5.     Because capping emissions will inevitably lead to a transformation in the way energy is produced and transportation is managed, an assessment of the impacts of the policy on adversely affected communities, industries, occupations and income groups is essential, as well as the identification of measures needed to ameliorate those impacts.

We understand that mandating and achieving meaningful reductions in the state’s greenhouse gas emissions is going to be no easy feat. We understand as well the compelling logic of doing nothing, avoiding the costs of action, and benefiting from the efforts of others. But that logic, compelling as it might be, is myopic. If it applies in Montana, it applies with equal force in California and Hawaii and China and France, and ultimately leads to paralysis. To see beyond that wrongheaded logic requires vision, creativity, and the courage to risk self-sacrifice. In a word, it requires leadership. In our view, to the grave peril of the nation and the world, President Trump does not understand and refuses to exercise the leadership required of him. And so we ask you to step forward, and pledge to support you in this effort.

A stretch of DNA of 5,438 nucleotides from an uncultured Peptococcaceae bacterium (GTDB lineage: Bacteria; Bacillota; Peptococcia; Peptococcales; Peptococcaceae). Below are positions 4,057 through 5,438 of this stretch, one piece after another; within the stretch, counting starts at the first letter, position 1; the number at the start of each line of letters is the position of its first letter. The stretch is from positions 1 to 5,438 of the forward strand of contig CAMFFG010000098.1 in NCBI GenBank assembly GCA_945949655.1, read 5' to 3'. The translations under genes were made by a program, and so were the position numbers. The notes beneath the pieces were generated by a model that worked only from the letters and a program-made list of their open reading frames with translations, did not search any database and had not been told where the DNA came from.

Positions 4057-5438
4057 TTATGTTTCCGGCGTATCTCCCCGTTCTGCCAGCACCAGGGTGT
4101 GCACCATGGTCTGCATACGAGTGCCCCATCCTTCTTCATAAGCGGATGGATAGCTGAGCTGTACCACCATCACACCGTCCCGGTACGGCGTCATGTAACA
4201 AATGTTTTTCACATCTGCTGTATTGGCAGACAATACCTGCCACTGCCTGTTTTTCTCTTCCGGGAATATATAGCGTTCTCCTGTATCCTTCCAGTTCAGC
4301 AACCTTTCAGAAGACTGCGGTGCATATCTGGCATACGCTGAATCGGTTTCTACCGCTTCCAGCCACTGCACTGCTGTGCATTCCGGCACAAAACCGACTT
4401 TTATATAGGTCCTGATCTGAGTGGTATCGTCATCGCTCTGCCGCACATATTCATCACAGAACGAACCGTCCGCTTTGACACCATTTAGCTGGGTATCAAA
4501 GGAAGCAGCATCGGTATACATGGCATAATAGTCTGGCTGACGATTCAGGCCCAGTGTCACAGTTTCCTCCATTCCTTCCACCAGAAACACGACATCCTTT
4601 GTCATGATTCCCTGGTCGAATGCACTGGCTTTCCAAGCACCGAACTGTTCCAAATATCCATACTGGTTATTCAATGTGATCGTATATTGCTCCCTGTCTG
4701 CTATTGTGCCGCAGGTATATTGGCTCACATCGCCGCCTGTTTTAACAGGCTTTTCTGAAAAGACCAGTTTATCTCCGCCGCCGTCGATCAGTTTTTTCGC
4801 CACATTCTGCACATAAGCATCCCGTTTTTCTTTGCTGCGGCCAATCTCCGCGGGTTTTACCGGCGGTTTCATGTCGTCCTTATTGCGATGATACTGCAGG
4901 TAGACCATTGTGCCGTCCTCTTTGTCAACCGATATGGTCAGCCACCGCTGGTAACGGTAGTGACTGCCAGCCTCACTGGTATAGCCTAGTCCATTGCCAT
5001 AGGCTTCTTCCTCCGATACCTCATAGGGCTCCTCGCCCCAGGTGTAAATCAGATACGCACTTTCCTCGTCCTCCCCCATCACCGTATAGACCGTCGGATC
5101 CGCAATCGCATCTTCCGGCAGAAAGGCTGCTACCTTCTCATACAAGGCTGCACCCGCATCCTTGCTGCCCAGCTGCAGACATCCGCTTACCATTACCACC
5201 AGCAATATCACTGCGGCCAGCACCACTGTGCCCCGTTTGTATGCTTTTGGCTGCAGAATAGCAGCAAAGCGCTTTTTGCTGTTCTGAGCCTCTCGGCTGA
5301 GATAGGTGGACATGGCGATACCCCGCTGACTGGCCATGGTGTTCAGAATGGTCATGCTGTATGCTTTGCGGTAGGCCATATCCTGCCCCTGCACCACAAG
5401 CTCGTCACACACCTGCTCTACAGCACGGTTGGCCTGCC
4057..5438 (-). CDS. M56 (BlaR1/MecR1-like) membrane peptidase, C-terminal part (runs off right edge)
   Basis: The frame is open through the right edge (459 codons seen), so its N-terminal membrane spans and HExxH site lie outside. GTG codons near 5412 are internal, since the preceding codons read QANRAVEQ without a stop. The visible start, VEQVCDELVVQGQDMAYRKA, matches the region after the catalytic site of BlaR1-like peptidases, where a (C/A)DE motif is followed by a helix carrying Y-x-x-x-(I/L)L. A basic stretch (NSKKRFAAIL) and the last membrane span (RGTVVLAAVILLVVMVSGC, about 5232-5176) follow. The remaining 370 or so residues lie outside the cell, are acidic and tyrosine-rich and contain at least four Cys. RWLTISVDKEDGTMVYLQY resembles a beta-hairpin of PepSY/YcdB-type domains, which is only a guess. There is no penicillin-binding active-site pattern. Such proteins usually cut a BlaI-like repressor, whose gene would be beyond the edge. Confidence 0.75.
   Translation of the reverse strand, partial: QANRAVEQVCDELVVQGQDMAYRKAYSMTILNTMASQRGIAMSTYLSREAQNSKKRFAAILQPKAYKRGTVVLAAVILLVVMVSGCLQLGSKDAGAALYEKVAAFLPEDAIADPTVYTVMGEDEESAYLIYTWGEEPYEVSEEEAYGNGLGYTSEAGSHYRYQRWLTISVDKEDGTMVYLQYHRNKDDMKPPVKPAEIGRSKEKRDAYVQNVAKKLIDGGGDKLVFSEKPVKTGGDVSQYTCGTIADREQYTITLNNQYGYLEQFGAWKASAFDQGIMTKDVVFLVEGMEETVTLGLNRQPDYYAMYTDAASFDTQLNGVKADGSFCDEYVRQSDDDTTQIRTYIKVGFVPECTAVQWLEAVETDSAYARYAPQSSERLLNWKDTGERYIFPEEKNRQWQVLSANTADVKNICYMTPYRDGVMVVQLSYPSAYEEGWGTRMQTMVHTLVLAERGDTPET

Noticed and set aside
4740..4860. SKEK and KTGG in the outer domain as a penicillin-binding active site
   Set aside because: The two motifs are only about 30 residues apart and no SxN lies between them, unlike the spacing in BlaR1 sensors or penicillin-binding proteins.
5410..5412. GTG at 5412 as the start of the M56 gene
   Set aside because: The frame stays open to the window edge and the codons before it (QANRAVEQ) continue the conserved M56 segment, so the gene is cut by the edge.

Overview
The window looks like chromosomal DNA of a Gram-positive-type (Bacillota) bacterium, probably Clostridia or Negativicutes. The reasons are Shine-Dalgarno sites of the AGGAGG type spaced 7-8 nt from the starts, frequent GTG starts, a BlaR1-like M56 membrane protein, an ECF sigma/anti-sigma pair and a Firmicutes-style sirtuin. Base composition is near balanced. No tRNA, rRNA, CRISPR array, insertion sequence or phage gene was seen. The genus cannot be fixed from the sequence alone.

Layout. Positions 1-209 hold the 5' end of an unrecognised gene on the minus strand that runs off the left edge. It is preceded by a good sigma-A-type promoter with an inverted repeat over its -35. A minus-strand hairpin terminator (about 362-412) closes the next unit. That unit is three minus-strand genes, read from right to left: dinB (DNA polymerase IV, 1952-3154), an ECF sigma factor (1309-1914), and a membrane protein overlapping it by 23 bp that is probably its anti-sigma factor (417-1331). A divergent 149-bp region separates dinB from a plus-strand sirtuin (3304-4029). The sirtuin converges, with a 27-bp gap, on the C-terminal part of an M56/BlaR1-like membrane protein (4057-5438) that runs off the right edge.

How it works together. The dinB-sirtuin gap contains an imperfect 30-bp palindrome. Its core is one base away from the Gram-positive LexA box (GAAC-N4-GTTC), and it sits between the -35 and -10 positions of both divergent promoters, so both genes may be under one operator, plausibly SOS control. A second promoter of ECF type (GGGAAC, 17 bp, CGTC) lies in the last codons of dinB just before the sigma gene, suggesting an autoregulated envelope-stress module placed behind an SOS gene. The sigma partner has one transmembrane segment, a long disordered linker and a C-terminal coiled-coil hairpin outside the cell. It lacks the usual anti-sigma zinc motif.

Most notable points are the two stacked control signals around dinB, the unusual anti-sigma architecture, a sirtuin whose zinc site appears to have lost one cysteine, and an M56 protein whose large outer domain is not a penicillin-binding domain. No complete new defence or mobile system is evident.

Rep. Kim Abbott
Rep. Laurie Bishop
Sen. Dick Barrett
Rep. Bryce Bennett
Rep. Zach Brown
Rep. Willis Curdy
Rep. Amanda Curtis

Rep. Mary Ann Dunwell
Rep. Janet Ellis
Sen. Tom Facey
Rep. Dave Fern
Rep. John Fleming
Rep. Mofle Funk
Sen. Jen Gross
Rep. Jim Hamilton

Rep. Ellie Boldman Hill
Rep. Denise Hayman
Sen. Margie MacDonald
Sen. Sue Malek
Rep. Shane Morigeau
Rep. Andrea Olsen
Sen. Mike Phillips
Sen. JP Pomnichowski
Rep. Marilyn Ryan
Sen. Diane Sands
Rep. Kathy Swanson
Sen. Cynthia Wolken
Rep. Tom Woods
City Commissioner Andres Hallway, Helena
City Commissioner Rob Farris-Olsen, Helena
Mayor Bob Kelly, Great Falls
Mayor Carson Taylor, Bozeman
County Commissioner Jean Curtiss, Missoula
County Commissioner Nicole Rowley, Missoula
County Commissioner Dave Strohmaier, Missoula